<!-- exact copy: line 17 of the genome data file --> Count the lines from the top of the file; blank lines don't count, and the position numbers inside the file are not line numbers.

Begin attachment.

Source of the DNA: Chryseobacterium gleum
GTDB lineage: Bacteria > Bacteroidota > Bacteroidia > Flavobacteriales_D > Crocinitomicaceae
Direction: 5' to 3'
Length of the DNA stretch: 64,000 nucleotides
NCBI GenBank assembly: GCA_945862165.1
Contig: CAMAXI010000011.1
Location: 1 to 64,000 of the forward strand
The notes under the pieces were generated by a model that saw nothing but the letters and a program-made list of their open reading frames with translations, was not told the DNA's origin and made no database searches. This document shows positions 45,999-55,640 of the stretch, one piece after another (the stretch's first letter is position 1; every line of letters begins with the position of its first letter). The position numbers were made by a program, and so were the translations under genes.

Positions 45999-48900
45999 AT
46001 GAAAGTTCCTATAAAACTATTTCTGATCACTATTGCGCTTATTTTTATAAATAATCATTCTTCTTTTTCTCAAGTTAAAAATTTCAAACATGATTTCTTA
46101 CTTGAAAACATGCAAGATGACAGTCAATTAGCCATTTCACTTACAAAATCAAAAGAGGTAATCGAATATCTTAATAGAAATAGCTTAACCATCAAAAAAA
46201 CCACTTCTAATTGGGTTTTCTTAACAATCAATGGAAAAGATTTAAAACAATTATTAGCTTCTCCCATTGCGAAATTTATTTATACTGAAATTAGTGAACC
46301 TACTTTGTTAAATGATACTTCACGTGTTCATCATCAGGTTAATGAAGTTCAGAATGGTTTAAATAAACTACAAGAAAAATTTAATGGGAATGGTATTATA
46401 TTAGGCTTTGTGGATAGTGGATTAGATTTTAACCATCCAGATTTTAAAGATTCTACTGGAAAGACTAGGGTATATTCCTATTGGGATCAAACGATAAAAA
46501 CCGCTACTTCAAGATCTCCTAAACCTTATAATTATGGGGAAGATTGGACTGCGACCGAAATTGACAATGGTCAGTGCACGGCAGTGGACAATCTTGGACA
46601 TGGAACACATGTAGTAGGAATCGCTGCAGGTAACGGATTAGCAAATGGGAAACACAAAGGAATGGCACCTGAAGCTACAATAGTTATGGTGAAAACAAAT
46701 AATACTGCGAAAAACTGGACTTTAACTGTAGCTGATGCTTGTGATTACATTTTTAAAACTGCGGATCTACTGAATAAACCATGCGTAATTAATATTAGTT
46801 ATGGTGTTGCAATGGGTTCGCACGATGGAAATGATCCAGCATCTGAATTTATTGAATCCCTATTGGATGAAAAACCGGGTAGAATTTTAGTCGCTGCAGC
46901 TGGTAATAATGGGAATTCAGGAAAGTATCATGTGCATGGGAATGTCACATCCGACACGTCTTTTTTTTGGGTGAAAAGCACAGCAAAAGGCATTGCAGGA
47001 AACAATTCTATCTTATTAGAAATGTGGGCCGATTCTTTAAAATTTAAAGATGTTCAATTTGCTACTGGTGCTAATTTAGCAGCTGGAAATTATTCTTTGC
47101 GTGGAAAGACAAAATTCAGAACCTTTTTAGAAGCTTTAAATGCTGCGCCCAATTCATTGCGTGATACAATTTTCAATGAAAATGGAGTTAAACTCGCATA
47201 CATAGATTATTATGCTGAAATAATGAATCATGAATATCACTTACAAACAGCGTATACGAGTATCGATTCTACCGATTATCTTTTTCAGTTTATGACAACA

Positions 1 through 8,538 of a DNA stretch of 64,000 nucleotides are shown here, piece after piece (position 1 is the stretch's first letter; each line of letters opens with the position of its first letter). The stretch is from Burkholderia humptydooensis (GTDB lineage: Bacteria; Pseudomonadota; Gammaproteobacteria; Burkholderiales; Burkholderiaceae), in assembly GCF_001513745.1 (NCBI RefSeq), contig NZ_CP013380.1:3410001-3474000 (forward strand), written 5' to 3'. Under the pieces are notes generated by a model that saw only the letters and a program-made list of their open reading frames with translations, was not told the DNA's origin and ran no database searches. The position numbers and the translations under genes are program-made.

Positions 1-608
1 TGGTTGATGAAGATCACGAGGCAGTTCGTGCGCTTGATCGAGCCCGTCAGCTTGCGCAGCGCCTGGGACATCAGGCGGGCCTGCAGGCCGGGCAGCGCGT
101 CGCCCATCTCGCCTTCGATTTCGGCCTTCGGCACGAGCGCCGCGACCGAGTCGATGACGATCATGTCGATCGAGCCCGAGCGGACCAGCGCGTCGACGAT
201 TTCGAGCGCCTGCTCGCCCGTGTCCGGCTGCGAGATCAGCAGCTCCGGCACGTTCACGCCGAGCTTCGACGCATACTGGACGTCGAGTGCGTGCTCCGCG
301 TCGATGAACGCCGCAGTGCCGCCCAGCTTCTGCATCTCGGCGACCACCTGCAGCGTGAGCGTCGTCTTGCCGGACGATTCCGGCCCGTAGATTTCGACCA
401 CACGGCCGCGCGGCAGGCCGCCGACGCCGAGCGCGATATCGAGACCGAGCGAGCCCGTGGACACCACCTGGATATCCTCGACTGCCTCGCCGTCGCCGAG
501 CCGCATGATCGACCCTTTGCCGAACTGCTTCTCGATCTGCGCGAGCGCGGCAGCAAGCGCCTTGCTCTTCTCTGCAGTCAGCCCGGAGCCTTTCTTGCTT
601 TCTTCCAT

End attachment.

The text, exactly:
46601 TGGAACACATGTAGTAGGAATCGCTGCAGGTAACGGATTAGCAAATGGGAAACACAAAGGAATGGCACCTGAAGCTACAATAGTTATGGTGAAAACAAAT